BELIAL, bî'li-al ("worthlessness"): A word which occurs once in the New Testament (II Cor. vi, 15; better reading Beliar) as the name of Satan, hardly as that of Antichrist; the Peshito has "Satan." In the Old Testament beliyya'al is not used as a designation of Satan, or of a bad angel; it is an appellation, "worthlessness" or "wickedness" in an ethical sense, and is almost always found in connection with a word denoting the person or thing whose worthlessness or wickedness is spoken of; as, "man of Belial," "son of Belial," "daughter of Belial," "thoughts of Belial," etc. In a few instances beliyya'al denotes physical destruction; so probably Ps. xviii, 4 (II Sam. xxii, 5), "floods of destruction" (A. V. "ungodly men"; R. V. "ungodliness"). To understand this passage to refer to the prince of hell is against Old Testament usage. Occasionally the adjunct is omitted, as in II Sam. xxiii, 6; Job xxxiv, 18; Nahum i, 15, where the word means the "bad," the "destroyer," the "wicked." Although thus originally not a proper name, but an appellation, in the later Jewish and Christian literature it passed over into a name for Satan, not as the "worthless," but as the "destroyer." It is so used in II Cor. vi, 15, where Paul asks: "What harmony is there between Christ and Belial?" "Belial' stands for "Satan" also in Jewish epigraphs and apocalyptic writings, such as the Testaments of the Twelve Patriarchs, the Book of Jubilees, and the Jewish interpolations in the Sibylline Oracles.

BIBLIOGRAPHY: J. Hamburger, s.v., in Real-Encyklopödie für Bibel und Talmud, vol. i., Leipsic, 1891; W. Bousset, Der Antichrist, pp. 86-87, 99-101, Göttingen, 1895; T. K. Cheyne, in Expositor, 1895, pp. 435-439; F. Hommel, in Expository Times, viii, 472; EB, i, 525-527.

BELL, WILLIAM M'ILVIN: United Brethren; b. in Whitley Co., Ind., Nov. 12, 1860; entered the ministry 1879; elected bishop 1905.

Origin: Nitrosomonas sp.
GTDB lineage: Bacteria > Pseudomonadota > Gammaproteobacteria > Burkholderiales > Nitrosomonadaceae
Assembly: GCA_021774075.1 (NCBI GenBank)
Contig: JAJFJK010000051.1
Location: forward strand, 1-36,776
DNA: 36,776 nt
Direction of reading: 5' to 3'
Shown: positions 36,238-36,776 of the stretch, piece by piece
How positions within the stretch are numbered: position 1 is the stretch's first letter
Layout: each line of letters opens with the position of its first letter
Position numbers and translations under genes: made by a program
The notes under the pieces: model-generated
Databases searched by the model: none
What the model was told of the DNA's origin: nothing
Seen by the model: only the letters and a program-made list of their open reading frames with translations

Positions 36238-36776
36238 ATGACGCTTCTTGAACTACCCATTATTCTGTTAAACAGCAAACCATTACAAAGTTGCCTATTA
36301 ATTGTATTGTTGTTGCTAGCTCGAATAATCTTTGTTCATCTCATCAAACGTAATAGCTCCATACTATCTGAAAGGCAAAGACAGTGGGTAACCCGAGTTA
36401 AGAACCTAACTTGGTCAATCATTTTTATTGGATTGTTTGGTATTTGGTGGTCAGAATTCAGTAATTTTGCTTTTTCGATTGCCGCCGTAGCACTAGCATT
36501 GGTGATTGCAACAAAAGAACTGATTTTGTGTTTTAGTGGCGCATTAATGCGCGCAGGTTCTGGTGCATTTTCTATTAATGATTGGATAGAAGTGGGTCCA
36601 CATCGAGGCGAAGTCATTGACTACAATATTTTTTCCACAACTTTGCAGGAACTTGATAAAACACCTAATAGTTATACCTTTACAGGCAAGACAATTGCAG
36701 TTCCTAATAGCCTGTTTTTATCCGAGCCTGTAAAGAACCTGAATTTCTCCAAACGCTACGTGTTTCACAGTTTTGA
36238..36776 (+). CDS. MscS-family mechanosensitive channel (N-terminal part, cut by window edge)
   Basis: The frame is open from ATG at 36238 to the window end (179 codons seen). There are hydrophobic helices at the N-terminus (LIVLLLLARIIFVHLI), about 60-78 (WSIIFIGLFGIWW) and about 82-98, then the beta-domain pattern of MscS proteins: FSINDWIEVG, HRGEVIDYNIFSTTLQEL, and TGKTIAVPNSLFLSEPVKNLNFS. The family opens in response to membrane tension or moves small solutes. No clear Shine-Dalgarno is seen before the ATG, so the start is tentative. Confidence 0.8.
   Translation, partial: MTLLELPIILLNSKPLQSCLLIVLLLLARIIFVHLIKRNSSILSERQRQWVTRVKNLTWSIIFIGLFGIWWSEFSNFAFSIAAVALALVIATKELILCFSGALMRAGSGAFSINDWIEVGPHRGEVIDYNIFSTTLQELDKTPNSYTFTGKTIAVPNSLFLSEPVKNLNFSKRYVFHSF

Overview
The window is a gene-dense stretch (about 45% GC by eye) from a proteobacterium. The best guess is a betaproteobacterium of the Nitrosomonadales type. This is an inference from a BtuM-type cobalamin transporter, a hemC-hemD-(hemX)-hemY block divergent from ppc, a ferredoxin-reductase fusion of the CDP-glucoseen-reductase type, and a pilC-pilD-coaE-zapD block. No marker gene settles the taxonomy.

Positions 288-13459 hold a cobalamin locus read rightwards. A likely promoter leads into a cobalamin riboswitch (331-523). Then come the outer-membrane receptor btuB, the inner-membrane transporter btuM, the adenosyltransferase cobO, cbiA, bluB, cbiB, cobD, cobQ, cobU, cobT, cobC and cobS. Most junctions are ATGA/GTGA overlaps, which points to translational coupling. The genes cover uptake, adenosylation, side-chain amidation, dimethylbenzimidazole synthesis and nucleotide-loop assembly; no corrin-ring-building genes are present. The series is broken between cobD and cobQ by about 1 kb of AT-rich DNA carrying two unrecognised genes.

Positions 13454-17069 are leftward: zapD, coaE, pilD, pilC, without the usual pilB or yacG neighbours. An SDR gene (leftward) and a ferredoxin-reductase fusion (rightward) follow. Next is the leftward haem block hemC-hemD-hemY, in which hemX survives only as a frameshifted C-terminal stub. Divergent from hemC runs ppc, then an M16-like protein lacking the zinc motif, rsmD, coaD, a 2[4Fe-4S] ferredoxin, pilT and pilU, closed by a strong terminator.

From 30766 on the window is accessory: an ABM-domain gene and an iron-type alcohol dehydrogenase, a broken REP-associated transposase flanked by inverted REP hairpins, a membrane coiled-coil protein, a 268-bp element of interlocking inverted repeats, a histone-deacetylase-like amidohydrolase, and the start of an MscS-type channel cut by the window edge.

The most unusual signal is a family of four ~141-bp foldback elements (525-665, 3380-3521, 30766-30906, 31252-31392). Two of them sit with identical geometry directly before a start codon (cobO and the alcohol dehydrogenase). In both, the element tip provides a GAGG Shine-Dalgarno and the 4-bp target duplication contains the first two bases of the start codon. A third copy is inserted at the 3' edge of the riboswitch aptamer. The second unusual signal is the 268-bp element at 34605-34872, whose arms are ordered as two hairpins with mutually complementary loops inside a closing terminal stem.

BELLAMY, JOSEPH: Congregationalist; b. at New Cheshire, Conn., Feb. 20, 1719; d. at Bethlehem, Conn., Mar. 6, 1790. He was graduated at Yale, 1735, and was licensed to preach at the age of eighteen; was ordained pastor of the church at Bethlehem Apr. 2, 1740. During the Great Awakening he preached as an itinerating evangelist; later he established a divinity school in his house, where many prominent New England clergymen were trained. He was a disciple and personal friend of Jonathan Edwards, and the most gifted preacher among his followers, being thought by some to be equal to Whitefield. In his True Religion Delineated (Boston,


1750) besets forth in spirited style the plan of salvation and of the Christian life after the Edwardean conception, and he explicitly advocates the doctrine of a general atonement. In the Wisdom of God in the Permission of Sin (1758) he argues that, while sin is a terrible evil, God permits it as a necessary means of the best good, and the universe is "more holy and happy than if sin and misery had never entered." God could have prevented sin without violating free will. On the whole his work was more general than specific, modifying the prevalent conceptions in the direction of greater simplicity and reasonableness. He sometimes approaches quite near subsequent forms of expression. A collected edition of his works appeared at New York (3 vols., 1811), and another (and better) at Boston, with memoir by Tryon Edwards (2 vols., 1850).


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